At the beach we got back on the itinerary and rented two chairs and an umbrella on the beach. The guy asked us in English whether we wanted sun or shadow, and I said, "Yes, shadow." He stuck us next to this shed for the beach chair cushions, and Jena and I set down our backpacks, and headed to the changing rooms. During this time, this woman who presumably worked at the beach came up to us and pointed out where everything was--changing rooms, the bathroom, the shower--and it was actually very helpful. Still unsure of how the place worked, Jena and I went about our business.

I got back to the chairs prior to Jena, and I swore to god my backpack wasn't how I had left it. It was a right angle to the chair's cushion (something I would never do), and the zippers were slightly ajar. It even looked kind of sandy as if someone with sandy hands had touched it.

I quickly constructed the story to myself. The beach workers had seen that we were tourists. They had stuck us in the "shadow" because the building conveniently blocked the view of those particular chairs from the changing area. The woman had stalled us on our way to the changing area. It was an inside job! I was furious.

But nothing was missing. I had taken our money, IDs, and credit card with me to the changing area because I knew I would be leaving my backpack there. I had everything now secured in double ziplock bags in my pocket so that I could swim with it. And while Jena and I put our sunblock on, I realized that I had probably been pretty casual with my backpack when I had removed my swimsuit. I didn't need to close the zippers all the way (as if that would have actually stopped someone) because there was nothing valuable in my backpack. I didn't need to put my backpack at a precise parallel angle with the beach chair because that sort of superstitious action wasn't needed to ward off any pickpockets. In other words, everything was okay. An attempted theft might not have occurred.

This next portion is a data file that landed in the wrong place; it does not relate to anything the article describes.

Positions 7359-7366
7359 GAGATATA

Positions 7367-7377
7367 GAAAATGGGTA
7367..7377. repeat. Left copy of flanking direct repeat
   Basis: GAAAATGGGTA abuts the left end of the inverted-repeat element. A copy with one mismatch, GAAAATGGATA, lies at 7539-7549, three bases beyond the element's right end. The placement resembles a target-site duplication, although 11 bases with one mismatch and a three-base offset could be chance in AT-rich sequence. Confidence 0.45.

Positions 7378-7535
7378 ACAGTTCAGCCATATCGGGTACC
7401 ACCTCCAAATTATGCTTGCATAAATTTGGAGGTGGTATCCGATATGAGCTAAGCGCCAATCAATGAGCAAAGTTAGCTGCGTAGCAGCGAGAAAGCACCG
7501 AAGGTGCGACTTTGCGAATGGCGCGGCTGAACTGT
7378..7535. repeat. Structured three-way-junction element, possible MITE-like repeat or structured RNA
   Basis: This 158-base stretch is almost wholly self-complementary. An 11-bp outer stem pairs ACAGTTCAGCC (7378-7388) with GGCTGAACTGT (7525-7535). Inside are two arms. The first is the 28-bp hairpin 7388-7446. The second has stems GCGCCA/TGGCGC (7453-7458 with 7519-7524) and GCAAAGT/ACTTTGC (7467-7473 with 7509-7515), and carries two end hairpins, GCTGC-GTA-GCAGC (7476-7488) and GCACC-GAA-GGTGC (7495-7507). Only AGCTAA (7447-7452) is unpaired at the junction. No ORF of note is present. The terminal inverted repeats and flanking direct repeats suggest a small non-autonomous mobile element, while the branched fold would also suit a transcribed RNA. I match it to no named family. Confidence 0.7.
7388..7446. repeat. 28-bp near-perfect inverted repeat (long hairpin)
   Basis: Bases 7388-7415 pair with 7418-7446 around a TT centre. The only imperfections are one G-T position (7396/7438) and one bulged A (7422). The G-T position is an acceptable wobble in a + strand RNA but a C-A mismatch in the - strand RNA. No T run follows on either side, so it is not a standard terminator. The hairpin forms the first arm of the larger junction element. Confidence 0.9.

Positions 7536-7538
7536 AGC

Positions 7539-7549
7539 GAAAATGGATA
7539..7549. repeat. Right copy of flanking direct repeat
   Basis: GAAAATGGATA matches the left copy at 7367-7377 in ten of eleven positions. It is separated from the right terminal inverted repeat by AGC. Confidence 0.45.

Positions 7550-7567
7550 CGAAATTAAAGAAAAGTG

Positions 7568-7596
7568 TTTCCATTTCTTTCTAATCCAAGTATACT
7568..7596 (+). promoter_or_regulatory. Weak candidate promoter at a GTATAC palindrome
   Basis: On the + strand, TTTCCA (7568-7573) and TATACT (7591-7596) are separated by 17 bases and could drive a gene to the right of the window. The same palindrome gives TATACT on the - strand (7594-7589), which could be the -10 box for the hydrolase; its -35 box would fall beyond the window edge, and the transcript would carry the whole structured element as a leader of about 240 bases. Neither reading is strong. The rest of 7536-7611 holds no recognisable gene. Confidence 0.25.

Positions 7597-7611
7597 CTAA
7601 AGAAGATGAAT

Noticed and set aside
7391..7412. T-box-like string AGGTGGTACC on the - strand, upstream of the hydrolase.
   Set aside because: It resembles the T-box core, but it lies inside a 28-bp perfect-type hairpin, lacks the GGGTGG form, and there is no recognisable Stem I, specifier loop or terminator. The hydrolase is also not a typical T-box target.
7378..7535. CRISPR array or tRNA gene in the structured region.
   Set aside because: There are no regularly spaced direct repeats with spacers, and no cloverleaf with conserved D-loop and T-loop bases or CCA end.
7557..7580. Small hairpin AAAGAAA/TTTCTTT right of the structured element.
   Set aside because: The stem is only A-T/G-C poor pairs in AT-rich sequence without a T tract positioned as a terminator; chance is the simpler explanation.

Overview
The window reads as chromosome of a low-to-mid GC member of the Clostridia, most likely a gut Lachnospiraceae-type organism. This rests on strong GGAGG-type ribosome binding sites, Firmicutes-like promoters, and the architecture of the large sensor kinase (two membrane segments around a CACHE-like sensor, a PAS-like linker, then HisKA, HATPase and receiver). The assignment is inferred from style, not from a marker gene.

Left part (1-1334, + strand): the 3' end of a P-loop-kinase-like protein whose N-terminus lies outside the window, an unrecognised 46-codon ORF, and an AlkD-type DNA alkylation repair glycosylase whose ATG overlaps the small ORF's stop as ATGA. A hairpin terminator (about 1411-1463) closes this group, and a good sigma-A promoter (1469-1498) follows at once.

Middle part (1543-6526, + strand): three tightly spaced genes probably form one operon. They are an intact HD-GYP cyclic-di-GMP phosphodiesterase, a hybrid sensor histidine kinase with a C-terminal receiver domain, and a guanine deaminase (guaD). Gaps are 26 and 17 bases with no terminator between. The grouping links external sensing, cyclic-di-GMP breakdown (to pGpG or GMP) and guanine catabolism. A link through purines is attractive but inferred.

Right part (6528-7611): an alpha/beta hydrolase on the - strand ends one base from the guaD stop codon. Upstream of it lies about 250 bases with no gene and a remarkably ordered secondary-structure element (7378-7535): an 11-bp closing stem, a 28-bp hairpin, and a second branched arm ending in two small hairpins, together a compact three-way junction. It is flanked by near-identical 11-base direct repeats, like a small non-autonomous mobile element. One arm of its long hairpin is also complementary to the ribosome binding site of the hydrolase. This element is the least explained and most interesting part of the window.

Jena and I then began to enjoy our day. We swam in the warm clean light blue water. We went for walks along the beach, leaving our bags unattended, mind you. I tried to nap on the chair, and when I realized I couldn't, Jena and I went swimming again.

One thing I love about Jena is her ability to come up for games for us to play and her willingness to engage in mine. We dragged each other around in the shallow water. Jena and I had been constructing a fantasy that we had our two-legged dog friend (see photos on Facebook) with us, and we imagined what he would have done in the water. Tiring from that, we swam to the bottom and gathered sand that we could pack into a ball and throw to one another until the ball disintegrated away.

Once we left the beach, we took a walk to the harbor so that I could ogle the boats. I told Jena of how my father had taken my brother and I to do this whenever we encountered a harbor during our travels around the world. Following this walk, we had a commendable lunch of Turkish hamburgers (mistranslated on the menu in English as hamnurgers) capped off with Turkish coffee.